It appears that Apple now plans to start manufacturing the iPhone 11 at facilities in India. A few months earlier in March, the Indian Information Technology Ministry approved a $700 million investment by Wistron, a contract manufacturer to make Apple devices in the country. This was limited to the manufacture of older models like the iPhone 6S and the iPhone SE.
An Economic Times report indicated that the company more recently started manufacturing the newer iPhone XR model at a factory in Chennai. According to that same report, Apple now plans to manufacture the iPhone 11 at this facility in the coming months.
Apple Moves Forward with Make In India
This represents a major milestone in the company’s India presence. Economic Times sources told the publication that manufacturing new models requires a greater degree of technical expertise. Moreover, these models won’t just be sold in India. They will be exported to other markets, including Europe.
This will not have a major impact on Apple’s pricing in India, however. Apple product prices tend to be on the higher side in the Indian market, relative to the rest of the world. Even though the company saves 20 percent on import tariffs through local manufacturing, it does not plan to cut prices. The step-up in Apple’s India plans is in the context of the country’s “Make In India” strategy that aims to turn India into a global manufacturing hub. It is particularly relevant in the context of the ongoing trade war between the United States and China.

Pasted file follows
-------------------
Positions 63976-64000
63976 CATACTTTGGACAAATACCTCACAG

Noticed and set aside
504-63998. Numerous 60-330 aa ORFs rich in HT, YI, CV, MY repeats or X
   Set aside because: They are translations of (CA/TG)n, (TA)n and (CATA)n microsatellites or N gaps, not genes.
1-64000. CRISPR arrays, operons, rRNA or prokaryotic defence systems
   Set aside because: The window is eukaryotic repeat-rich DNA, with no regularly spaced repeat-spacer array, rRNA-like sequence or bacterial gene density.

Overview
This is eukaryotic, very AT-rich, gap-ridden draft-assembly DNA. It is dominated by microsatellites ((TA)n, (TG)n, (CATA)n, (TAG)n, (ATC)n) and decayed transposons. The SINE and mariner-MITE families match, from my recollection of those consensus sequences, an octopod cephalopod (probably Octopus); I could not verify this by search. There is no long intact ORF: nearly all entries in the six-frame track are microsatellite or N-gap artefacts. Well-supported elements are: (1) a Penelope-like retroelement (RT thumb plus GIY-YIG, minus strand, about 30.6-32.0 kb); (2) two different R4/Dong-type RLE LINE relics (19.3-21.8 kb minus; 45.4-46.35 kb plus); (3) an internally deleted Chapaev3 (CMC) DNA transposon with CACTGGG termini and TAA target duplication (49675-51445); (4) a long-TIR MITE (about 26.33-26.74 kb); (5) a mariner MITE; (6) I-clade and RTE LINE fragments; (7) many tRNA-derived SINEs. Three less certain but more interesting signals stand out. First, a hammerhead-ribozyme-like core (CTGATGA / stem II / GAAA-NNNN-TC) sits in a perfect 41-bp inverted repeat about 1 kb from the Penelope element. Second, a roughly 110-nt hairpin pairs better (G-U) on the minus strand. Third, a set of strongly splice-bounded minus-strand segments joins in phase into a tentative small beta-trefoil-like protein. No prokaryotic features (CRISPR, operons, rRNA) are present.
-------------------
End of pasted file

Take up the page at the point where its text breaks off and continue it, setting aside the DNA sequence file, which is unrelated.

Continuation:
Foxconn, the manufacturer of most Apple devices, produces the bulk of its iPhones in Shenzhen. With the ongoing US-China trade war, there is greater uncertainty about tariffs, exchange rates, and more that could affect the competitiveness of Chinese manufacturing. Moreover, as costs (both labor and capital) increase in China, there is a general tendency for manufacturers to move to lower-wage alternatives in the neighborhood.
Local iPhone manufacturing is also good news for Apple’s long-term plans for the Indian market. The company currently has a 2 percent market share in the Indian smartphone market. Considering that the number of Indian smartphone users is slated to touch 500 million in the next couple of years, this is a high priority market. While pricing remains high and does not reflect reduced tariff costs, a greater Indian manufacturing base could help Apple compete on price if it has to.
All in all, news of the iPhone 11 being manufactured in India is good for both global and Indian consumers. As the country’s not a party to the ongoing US-China trade war, Indian-made iPhones could serve as a buffer in a time of uncertain pricing.